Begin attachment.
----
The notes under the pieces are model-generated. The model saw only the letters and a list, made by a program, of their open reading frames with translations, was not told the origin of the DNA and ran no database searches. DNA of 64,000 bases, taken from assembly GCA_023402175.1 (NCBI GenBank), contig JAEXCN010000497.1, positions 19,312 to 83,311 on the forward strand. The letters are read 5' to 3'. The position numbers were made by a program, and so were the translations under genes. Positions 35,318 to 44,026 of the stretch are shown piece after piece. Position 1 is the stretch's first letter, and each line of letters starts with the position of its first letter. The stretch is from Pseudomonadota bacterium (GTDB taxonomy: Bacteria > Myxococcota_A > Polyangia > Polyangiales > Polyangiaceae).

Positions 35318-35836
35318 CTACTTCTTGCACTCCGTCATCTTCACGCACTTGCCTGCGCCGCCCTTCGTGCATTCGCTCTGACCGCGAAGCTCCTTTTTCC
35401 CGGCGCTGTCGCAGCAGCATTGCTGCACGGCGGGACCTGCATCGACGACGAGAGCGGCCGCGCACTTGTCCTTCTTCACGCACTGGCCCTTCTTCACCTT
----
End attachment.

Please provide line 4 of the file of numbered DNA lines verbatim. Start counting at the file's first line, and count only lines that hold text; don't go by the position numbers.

35401 CGGCGCTGTCGCAGCAGCATTGCTGCACGGCGGGACCTGCATCGACGACGAGAGCGGCCGCGCACTTGTCCTTCTTCACGCACTGGCCCTTCTTCACCTT